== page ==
Others Will Enter the Gates: Immigrant Poets on Poetry, Influences, and Writing in America
(“Migrant” is the essay-poem by Marilène Phipps contributed here. See writing sample in Poetry section).
No two immigrant poets are the same. Even those from the same country don’t necessarily answer to the same poetics or, for that matter, speak to the same concerns. How, then, do immigrant poets in America define themselves? How do they see and position themselves within the landscape of American poetry or the poetic traditions of their own country? Who might they consider their influences? Answers to these questions are complex, individual, and varied, as seen with the essays included in this anthology.
Contributors: Zubair Ahmed, Kazim Ali, Abayomi Animashaun, Lisa Birman, Ewa Chrusciel, Kwame Dawes, Michael Dumanis, Megan Fernandes, Cristian Flores Garcia, Danielle Legros Georges, Rigoberto Gonzalez, Maria Victoria A. Grageda-Smith, Andrei Guruianu, Piotr Gwiazda, Fady Joudah, Pauline Kaldas, Ilya Kaminsky, Vandana Khanna, Jee Leong Koh, Vasyl Makhno, Gerardo Pacheco Matus, David McLoghlin, Majid Naficy, Marilene Phipps- Kettlewell, Shabnam Piryaei, Barbara Jane Reyes, Jose Antonio Rodriguez, Matthew Shenoda, Sun Yung Shin, Anis Shivani, Ocean Vuong, and Sholeh Volpe.
“Nerval once said that you ought to travel so much that even your home becomes strange to you, but I have no hope other than the opposite that is to say: once you cross borders often enough you find really that every place must be somehow home. The poets collected here testify, both in these statements and in their own work, that such a home is possible.”
Kazim Ali, from the Introduction “The range of voices and the experiences those voices represent in OTHERS WILL ENTER THE GATES: IMMIGRANT POETS ON POETRY, INFLUENCES, AND WRITING IN AMERICA provide the reader with an entrance into other worlds and other ways of seeing and walking in those worlds. Our notions of identity, of transition and transformation, of the translation of language and culture, of the very idea of documenting who or what a person fundamentally is, are called into question by these probing and provocative essays. This is a striking and essential collection, one in which the reader vicariously becomes an immigrant of sorts, allowed to pass over personal and national borders, ferried along by the beautiful and vital prose of some of the finest poets working in the U.S. today.”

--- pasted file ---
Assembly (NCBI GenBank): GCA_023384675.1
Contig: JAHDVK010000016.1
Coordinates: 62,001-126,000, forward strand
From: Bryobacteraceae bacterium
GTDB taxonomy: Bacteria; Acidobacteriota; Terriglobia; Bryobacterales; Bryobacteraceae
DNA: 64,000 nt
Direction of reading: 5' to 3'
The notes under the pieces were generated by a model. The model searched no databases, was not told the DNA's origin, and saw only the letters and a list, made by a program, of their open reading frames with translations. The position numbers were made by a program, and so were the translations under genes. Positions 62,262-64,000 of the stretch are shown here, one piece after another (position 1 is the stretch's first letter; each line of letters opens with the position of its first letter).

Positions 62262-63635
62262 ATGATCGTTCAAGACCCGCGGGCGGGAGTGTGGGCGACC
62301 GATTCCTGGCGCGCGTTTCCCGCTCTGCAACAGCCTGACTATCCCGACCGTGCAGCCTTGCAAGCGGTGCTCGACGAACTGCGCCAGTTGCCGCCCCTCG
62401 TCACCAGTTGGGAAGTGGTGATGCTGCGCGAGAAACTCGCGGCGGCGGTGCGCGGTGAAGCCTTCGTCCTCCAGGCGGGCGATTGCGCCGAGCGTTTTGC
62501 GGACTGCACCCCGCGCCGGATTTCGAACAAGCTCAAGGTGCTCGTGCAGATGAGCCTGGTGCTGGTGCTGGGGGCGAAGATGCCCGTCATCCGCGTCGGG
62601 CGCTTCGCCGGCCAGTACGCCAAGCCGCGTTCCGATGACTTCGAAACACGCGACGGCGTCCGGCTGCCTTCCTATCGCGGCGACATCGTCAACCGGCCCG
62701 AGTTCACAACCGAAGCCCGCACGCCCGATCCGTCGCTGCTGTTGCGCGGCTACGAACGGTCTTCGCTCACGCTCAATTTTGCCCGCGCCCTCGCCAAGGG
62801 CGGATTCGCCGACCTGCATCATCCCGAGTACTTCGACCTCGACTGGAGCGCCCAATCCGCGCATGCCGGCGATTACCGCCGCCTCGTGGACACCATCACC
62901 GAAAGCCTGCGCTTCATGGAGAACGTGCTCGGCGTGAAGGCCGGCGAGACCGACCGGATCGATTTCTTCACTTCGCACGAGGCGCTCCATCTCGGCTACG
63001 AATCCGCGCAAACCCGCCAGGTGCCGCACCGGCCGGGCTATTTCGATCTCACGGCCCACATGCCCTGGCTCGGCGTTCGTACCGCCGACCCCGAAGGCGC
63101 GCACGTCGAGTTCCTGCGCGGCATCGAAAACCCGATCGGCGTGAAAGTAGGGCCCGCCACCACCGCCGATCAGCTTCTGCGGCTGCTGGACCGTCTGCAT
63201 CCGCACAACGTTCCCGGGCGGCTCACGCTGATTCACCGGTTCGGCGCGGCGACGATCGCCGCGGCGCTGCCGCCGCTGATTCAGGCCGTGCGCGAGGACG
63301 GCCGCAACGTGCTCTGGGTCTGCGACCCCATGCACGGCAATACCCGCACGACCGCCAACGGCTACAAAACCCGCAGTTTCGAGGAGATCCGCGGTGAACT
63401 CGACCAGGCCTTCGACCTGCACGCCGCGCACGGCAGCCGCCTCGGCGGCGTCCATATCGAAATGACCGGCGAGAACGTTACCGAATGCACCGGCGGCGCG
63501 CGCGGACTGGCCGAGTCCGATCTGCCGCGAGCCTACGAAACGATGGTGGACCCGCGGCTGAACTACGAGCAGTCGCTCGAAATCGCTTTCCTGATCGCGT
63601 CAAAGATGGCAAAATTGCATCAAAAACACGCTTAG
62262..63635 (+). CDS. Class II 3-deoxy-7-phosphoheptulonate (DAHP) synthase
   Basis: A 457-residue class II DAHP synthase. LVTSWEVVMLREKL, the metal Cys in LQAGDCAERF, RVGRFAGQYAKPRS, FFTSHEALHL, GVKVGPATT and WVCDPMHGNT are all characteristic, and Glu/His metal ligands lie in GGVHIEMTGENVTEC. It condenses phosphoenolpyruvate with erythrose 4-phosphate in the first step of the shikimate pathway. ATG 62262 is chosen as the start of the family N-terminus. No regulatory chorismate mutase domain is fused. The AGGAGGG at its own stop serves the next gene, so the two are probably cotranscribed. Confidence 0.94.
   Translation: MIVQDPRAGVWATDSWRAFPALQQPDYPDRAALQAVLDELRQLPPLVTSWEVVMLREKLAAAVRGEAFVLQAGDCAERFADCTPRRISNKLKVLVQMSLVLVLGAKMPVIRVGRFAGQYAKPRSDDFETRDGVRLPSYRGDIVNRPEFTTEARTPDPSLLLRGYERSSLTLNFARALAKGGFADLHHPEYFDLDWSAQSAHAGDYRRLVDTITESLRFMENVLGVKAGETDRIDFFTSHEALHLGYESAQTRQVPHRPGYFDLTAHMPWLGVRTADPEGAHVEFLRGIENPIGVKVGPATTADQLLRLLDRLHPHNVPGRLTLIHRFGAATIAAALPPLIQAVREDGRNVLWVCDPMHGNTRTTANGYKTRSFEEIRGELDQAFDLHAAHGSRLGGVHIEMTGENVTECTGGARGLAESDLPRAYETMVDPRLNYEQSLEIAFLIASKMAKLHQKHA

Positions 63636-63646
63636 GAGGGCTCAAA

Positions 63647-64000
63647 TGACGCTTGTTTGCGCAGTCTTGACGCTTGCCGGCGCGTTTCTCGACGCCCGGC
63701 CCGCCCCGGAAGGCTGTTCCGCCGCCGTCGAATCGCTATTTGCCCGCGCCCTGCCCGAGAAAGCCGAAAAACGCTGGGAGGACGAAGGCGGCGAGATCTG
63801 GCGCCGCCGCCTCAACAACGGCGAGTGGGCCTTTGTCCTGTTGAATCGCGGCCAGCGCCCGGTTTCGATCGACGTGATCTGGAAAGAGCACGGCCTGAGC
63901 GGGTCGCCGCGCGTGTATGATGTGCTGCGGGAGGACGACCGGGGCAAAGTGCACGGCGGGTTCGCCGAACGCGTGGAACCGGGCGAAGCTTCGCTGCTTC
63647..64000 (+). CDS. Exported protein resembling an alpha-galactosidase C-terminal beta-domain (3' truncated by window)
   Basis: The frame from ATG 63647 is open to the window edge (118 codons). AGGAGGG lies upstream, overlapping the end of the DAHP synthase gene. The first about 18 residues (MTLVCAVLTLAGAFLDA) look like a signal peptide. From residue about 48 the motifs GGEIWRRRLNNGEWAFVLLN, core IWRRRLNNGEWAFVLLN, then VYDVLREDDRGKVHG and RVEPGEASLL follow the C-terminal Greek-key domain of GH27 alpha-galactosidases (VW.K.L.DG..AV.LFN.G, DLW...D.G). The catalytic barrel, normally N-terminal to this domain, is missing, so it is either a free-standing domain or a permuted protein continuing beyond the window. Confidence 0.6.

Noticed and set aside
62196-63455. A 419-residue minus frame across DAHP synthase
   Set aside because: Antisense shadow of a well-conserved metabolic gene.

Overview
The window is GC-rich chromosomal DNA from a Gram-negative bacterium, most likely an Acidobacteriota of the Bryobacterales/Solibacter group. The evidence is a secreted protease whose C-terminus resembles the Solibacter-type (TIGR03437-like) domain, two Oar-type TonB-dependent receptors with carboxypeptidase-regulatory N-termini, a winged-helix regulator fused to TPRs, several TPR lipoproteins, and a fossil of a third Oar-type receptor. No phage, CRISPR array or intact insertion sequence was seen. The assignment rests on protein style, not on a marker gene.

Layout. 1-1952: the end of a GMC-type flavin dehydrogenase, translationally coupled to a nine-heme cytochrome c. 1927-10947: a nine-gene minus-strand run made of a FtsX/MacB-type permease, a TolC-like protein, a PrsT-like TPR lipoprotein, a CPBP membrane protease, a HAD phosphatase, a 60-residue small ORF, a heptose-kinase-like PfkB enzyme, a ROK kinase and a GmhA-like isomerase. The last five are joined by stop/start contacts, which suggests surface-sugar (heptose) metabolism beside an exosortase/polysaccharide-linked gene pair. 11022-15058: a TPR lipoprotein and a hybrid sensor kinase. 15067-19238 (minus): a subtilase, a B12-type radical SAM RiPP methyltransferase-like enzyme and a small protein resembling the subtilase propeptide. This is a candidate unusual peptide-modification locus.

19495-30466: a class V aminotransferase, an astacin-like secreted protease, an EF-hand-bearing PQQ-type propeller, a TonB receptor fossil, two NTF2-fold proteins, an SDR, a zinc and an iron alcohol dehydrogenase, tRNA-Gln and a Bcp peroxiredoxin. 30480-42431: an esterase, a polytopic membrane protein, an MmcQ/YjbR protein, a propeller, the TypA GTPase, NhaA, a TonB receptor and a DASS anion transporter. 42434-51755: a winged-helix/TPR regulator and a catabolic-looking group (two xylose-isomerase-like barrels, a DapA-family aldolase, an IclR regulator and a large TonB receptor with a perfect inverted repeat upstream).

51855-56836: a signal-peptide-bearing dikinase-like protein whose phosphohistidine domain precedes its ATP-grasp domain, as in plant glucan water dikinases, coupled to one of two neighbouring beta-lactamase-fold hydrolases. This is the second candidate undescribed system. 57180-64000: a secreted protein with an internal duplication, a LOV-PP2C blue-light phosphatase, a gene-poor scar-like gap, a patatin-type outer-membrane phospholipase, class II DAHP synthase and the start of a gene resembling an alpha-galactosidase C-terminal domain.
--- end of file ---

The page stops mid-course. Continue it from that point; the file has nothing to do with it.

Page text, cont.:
Todd Davis “OTHERS WILL ENTER THE GATES is a timely and necessary collection and to say that it is thought- provoking and versatile is an understatement. I urge everyone who cares about and loves the exiled and immigrant voices that constantly provide the new blood that keeps contemporary American Poetry lively and exciting to read and share this book, and to the teachers I say please don’t miss out on this great opportunity to use this wonderful collection in your courses.”
Virgil Suarez “Each time I open this book, each time I follow one of these fine poets through another gate in this country of a thousand gates, I feel like an immigrant again, realigned with my own Huguenot ancestors fleeing the religious tyrannies of France three centuries ago. To read these essays is to have your faith in the poetic future of this land restored, over and over again.”
David Shumate “OTHERS WILL ENTER THE GATES is a multilayered exploration by writers of different generations and backgrounds that passionately offers an urgent and daring insight into America’s ever-expanding literature on the immigrant experience…”
Dike Okoro “The great irony and most fabulous beauty of this very real and readable collection of essays are testament to why poetry has lasted for tens of thousands of years. No matter one’s circumstance, it’s outlived everything every economic theory, every political ideology. Poetry exists because it is the language for which we have no language. What do we do when we can’t explain profound and genuine grief? What do we do when we can’t articulate profound and genuine joy? These poets, like all poets, make poems.” Ralph Angel”